As a small child, you disagree with the regular repetition of rules. It is not so much that you disagree, however, that you ignore simply to ignore.
You become lonely, but never wish to be accepted by your peers.
One thing you always wish for is a friend, though.
As a larger child, you find one in a girl named Feferi.
She is bright and sweet and courageous and you love her, even though girls have cooties, so you have to stay away for fear you get them. (The effects of said cooties are unknown, however it is best, you think, that you never find out.) She shouts, sometimes, you see, when she gets excited. You see her scrape her knee and not cry, though, so you figure that she might not have cooties too bad.
Approaching her eventually, you spend a single day together and quickly find common interest in sealife. Her dad is a fisherman, yours, dead.
She never laughs at your stutter, nor at your thick, black-rimmed glasses. She herself trips over her ees, and wears pink glasses that you think are awesome.
Together, you fight monsters and defeat villains. You scream and shout and stab at the air with your stick, then Feferi Has A Talk with it, and it peacefully moves aside. You huff at the imaginary foe once, though, just to be sure.
One day, she comes to school with a black eye, and is very, very quiet.
You sit by her at lunch, and, very gently, reach up to pat at her eye. She closes it as you ring around it, then bites her lip, bares her teeth, and slaps your hand away with a carefully measured pat. You flinch, then hug her.
She hugs back, and sheds a tear or two into your shirt.
At thirteen, you find many things wrong with the world, though none of them are Feferi. You find her belief in beauty ironic and sad, though, as you study her body for more reasons than one. She is wearing a bikini, and you think there are bruises just below her breasts, but she crosses her arms and sways in the water right then, kicking up water with her long-toed feet and turning to you and smiling. You smile back bitterly, wishing you could make all the world right for her. Staring at the space just below the sun, you wonder if you were blind, would everything bad you see disappear?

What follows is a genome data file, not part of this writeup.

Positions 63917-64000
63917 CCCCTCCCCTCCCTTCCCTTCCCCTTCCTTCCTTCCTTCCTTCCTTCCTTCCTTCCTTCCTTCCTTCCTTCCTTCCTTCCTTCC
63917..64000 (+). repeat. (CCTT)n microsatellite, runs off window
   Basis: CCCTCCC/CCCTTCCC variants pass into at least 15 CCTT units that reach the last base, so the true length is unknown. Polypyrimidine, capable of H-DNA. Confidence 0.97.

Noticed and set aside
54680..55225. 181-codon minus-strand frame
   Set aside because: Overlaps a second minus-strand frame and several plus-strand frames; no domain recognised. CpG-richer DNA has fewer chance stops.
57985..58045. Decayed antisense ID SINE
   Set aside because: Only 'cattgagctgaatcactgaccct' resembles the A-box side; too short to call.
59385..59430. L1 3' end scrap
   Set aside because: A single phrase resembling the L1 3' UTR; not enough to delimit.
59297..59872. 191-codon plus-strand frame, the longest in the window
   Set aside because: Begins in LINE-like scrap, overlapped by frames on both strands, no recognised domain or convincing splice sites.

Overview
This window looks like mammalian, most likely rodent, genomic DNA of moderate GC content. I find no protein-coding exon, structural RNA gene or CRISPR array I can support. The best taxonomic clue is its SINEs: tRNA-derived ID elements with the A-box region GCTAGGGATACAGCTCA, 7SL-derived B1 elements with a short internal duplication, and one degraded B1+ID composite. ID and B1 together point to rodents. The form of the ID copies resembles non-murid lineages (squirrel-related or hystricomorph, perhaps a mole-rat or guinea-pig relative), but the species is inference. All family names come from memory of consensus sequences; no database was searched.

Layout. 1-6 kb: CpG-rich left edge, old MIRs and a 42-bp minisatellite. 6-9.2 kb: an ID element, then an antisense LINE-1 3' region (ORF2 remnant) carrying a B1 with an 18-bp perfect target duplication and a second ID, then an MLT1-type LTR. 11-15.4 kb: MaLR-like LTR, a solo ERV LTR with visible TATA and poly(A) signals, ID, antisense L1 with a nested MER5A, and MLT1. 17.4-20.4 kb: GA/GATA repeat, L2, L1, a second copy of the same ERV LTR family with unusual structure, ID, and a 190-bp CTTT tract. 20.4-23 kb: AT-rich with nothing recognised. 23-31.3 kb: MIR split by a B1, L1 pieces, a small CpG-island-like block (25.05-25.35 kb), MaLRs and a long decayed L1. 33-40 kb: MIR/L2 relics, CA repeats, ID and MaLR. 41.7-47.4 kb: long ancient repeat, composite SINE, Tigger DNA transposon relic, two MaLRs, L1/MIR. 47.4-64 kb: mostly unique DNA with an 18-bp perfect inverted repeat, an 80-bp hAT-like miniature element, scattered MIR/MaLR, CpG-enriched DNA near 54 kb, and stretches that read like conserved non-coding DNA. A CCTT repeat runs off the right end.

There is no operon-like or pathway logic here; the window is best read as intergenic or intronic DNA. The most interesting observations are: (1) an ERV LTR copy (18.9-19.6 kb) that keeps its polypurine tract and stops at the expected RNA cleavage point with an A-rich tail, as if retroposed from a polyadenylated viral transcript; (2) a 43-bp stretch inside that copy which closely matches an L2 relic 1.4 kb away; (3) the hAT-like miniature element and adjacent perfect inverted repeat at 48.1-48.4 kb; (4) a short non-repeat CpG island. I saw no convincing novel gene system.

Digging your toes into the warm sand, you ponder life and blindness and sea, and you start to wish for another thing, that maybe, everyone could die and it would only be you and Fef, forever swimming and never crying. The thought is gone as an arm is slipped around you, bare skin against your bare back and you blink, monologue broken. Her lips are stretched in a smile, and her goggles are on her face, eyelashes pressed to clear plastic, spinning away small water drops with every sweep they make. She taps your nose with a wet, salty finger, and the water drips down to your lips. You lick, lizard-fast, and it tastes of brine. She giggles, and you wipe at your nose, which is now cold.
Snow is falling in lacy drips from the clouds, fast but unhurried. The flakes catch in your eyelashes and tinge the edge of your vision with white. You worry your lip and bite and blood blooms in your mouth, brackish and overwhelming. But then you kiss her with bloodied lips, red staining her, and you lick your lips like an apology. “Take that as you will.”
You turn your mind and your eyes back to the hills, afraid to say anything that might leave the unspoken question answered.